The Community Foundation of Harrisonburg and Rockingham County offers great flexibility as you assist your clients in making their charitable donations.
As a 501(c) (3) nonprofit organization, The Community Foundation of Harrisonburg & Rockingham County (TCFHR) is authorized to accept gifts of all kinds. No matter the vehicle for the gift, we have the expertise to handle your client’s charitable donations. Our Gift Acceptance Policy is available upon request.
Maybe you haven’t identified the best method for your client’s charitable donation. The list below provides a brief explanation of the more common giving options at TCFHR.
Donations of cash or check are certainly the easiest and most straightforward. Donors can create a new fund or add a charitable donation to an existing fund. Current IRS code allows most donors who itemize their taxes to deduct up to 60% of their adjusted gross income for gifts of cash or checks.
A gift of appreciated stock is a popular option because of the potential added benefits related to capital gains. Donors who give appreciated stock that they have held for one year or more are normally able to avoid capital gains tax on the appreciated portion of the stock. Gifts of appreciated securities are eligible for a tax deduction of up to 30% of their adjusted gross income based on the average of the high and low value of the stock on the date of the gift. Please contact us for a copy of our Stock Transfer Instructions form.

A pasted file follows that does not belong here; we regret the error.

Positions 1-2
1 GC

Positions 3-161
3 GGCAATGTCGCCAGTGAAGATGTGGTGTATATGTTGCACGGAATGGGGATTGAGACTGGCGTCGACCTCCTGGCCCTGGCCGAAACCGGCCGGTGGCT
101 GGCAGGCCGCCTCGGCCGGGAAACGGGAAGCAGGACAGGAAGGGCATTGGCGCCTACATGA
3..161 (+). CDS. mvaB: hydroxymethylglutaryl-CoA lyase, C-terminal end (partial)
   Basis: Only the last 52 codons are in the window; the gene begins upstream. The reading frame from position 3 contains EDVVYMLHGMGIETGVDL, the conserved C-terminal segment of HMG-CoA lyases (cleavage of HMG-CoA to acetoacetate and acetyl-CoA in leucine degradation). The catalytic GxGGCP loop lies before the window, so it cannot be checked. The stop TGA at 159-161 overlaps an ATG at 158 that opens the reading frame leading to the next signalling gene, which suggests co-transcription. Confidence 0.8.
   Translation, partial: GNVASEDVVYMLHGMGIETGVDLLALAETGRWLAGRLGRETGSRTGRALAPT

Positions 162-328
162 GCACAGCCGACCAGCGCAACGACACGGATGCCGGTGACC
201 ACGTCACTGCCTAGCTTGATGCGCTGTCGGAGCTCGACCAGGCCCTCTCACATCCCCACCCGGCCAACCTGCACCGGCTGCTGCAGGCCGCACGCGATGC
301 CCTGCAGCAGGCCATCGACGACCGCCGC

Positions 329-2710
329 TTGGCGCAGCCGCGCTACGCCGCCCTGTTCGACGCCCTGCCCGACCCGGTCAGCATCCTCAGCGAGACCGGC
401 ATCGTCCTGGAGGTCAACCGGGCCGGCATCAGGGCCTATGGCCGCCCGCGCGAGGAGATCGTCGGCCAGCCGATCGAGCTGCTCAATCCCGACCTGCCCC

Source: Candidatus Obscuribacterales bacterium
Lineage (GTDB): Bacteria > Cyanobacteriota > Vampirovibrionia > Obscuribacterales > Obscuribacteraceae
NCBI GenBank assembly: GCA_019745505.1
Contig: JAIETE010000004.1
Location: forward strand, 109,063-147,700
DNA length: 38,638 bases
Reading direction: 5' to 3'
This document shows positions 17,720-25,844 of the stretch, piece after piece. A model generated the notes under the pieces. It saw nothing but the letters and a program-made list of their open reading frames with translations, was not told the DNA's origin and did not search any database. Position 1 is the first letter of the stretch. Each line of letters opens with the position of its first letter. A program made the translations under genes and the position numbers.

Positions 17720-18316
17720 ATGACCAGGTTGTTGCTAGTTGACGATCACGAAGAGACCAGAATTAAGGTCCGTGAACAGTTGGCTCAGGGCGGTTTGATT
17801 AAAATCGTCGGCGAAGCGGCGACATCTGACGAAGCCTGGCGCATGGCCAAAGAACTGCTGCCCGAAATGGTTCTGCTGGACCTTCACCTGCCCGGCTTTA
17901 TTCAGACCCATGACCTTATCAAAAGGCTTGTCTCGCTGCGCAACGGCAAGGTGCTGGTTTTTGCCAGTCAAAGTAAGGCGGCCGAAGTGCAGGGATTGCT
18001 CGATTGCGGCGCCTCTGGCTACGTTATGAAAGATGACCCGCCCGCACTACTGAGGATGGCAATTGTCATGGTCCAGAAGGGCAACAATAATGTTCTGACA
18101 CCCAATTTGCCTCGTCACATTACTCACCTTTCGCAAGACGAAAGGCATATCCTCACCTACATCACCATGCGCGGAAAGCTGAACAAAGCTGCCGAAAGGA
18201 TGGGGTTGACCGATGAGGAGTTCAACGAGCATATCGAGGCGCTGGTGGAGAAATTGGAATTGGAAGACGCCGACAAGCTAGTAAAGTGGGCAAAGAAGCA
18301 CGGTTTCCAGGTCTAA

Charitable Donation from an IRA
On December 18, 2015, the President signed into law the Protecting Americans from Tax Hikes Act of 2015 (the “Path Act”) which permanently extended the provision to allow individuals age 70 1/2 and older to distribute up to $100,000 to an eligible charity and exclude the distribution from taxable income – essentially an above the line deduction. Since the distribution is excluded from income, it cannot also be included as a charitable deduction. Regardless of whether donors itemize or not, they can benefit from this type of charitable donation. In addition, the distribution counts toward the IRA’s required minimum distribution. If you are at least 70-1/2, regularly give to your church or other charitable organziation, and no longer itemize deductions, donating directly from your IRA could have significant tax savings for you.